Iqbal and Jinnah the winning combination

2018-04-17T23:26:35+05:00 Dr Farid A Malik

Every year Dr. Khalifa Abdul Hakim (1896 – 1959) memorial lecture is organized at the Quaid-e-Azam Library. Dr. Hakim was a close associate of Dr. Muhammad Iqbal (1877 – 1938), both were disciples of Maulana Jalal-ud-Din Rumi, having progressive thinking. On March 31, 2018 prominent Artist Aslam Kamal delivered a very powerful lecture on Dr. Iqbal Lahori as he is remembered in Iran. According to Aslam Sahib over 7000 books and 35000 research articles have been published on the poet of the East, which is one of the highest on any living being. In his concluding words he said, “Prophethood ended 1400 years ago but nations are gifted with special individuals like Iqbal”.

Iqbal’s ‘Javed Nama’ is an epic masterpiece which could not have been possible through human efforts alone. He used the word ‘Ilhami’ (Divine) help in producing such a publication. In the tea break, I mentioned to him the famous verses written about Jinnah in which it is mentioned that such individuals are born after thousands of years of drought, no such praise existed for Iqbal. We both agreed that together they were unstoppable, he asked me to write about this combination.

There is general consensus that three leaders played a pivotal role in the creation of Pakistan namely: Syed Ahmed Khan (1817 – 1898), Iqbal and Jinnah. It was Iqbal who conceived and visualized a homeland for the Muslims of India. He then decided on Jinnah to lead the freedom movement and could not have succeeded without this combination; it is like founder and father working in tandem.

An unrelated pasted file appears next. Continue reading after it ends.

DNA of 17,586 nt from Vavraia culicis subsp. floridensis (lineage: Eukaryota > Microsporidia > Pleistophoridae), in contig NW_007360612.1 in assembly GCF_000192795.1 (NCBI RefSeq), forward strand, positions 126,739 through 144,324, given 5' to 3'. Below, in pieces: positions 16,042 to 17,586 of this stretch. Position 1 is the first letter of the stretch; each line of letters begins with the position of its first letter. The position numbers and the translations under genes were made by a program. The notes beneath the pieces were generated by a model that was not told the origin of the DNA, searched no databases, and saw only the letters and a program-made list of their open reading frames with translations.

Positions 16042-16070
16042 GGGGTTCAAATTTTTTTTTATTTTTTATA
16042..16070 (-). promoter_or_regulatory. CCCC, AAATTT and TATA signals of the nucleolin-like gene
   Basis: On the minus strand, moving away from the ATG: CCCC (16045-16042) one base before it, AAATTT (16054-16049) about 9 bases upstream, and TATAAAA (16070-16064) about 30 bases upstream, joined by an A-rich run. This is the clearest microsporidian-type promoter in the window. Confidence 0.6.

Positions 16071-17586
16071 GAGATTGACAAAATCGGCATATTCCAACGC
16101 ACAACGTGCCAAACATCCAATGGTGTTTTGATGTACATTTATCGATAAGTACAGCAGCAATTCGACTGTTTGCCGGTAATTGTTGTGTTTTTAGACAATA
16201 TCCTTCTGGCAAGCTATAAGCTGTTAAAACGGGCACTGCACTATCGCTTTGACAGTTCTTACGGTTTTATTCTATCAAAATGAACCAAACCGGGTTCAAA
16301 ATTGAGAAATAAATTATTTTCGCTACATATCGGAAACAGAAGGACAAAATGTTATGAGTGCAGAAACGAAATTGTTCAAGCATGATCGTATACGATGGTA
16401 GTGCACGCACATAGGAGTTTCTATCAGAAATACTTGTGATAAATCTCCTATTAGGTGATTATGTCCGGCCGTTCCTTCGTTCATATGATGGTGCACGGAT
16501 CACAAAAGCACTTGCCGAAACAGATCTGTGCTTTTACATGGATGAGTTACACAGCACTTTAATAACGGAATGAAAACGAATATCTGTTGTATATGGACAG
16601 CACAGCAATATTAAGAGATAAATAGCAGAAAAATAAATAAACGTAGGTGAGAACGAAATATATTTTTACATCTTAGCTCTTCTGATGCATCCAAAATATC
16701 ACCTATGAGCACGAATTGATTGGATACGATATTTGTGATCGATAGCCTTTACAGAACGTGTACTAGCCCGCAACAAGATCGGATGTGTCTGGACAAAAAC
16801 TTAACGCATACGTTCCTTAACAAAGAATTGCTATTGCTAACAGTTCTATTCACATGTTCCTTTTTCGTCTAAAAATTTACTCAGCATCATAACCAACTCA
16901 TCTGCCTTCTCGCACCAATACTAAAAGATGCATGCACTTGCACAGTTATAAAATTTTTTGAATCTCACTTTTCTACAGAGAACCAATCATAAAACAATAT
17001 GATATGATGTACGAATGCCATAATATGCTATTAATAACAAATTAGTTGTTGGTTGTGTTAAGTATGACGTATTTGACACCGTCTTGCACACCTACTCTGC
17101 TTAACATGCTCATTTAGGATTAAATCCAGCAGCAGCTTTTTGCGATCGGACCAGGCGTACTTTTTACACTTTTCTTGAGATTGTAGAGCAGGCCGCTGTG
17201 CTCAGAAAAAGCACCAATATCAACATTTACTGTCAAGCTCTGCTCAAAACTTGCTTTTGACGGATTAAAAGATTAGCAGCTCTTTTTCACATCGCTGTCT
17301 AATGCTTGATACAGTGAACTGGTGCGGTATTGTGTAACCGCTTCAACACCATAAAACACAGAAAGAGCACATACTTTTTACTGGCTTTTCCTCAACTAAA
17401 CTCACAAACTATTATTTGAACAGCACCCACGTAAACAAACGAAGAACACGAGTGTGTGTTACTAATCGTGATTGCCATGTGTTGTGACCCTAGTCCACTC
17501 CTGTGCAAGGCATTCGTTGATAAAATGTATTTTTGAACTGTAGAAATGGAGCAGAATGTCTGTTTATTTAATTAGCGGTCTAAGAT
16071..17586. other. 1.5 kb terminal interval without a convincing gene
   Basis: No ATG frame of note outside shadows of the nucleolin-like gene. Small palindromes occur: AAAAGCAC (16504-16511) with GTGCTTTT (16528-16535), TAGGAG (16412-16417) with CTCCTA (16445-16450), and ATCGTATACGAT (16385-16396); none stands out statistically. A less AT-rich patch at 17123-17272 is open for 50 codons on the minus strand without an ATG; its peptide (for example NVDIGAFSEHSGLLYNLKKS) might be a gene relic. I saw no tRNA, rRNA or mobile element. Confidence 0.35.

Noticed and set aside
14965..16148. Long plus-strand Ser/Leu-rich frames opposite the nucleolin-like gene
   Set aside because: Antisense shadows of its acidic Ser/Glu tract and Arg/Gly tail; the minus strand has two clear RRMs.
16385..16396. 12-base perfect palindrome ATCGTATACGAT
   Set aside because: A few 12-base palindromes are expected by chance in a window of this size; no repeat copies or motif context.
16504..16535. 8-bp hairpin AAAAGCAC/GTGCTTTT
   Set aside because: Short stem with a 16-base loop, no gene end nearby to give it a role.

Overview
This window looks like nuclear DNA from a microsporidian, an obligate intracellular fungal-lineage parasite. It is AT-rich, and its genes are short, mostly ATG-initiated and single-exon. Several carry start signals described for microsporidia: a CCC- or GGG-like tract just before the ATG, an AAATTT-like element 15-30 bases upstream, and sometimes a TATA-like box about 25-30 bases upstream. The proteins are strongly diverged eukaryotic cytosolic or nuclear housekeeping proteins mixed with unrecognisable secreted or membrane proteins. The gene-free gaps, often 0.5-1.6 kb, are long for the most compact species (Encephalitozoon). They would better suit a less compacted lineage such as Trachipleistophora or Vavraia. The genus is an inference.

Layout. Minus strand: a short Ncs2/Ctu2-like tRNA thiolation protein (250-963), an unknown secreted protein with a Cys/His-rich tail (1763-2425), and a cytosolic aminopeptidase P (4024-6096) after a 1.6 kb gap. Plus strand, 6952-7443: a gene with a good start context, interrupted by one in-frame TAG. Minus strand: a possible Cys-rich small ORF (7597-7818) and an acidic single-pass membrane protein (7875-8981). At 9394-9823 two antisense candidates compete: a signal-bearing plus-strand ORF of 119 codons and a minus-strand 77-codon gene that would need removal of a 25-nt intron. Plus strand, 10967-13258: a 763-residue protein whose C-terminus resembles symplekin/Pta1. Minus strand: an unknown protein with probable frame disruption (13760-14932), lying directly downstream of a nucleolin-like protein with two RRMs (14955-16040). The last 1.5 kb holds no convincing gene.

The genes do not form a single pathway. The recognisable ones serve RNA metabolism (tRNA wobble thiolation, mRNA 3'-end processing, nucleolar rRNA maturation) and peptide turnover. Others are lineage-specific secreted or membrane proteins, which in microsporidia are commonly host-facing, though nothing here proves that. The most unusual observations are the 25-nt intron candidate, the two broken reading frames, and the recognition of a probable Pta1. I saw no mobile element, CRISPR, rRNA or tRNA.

According to the speaker, Iqbal was both physical and metaphysical. On one hand he talked about human struggle while on the other he could look into the future and make important pre-dictations. His influence was widespread. Through his Persian verses he inspired the Iranians. Dr. Shariati followed in his footsteps which eventually led to the revolution with the emergence of an Islamic Republic there.

Jinnah on the other hand was a leading lawyer of India, once he took up the case of Pakistan, Iqbal could smell success. Iqbal died before the passage of the Lahore Resolution of 1940 and was buried not too far from the place of the gathering. Today the Minar-e-Pakistan overlooks the resting place of its founder.

Jinnah took over where Iqbal left. It was a perfect change of baton from planning to its meticulous implementation. As leader of the Congress Party, Nehru tried his best to come in between but Iqbal was convinced that only Jinnah could deliver on his dream. Perhaps it was divine intervention that brought the dreamer and the executor together. Two years after the creation of Pakistan in 1947, another of Iqbal’s prediction came true when Mao’s China emerged on the world map. The poet could see the Warm Springs of revolution coming out of the Himalayas. In that struggle there was also a duo. While Mao Tse Tung led the revolution, Chou-en-Lai managed it. Together they proved to be a deadly combination that produced one of the biggest miracles of the 20th century. Iranian revolution came next.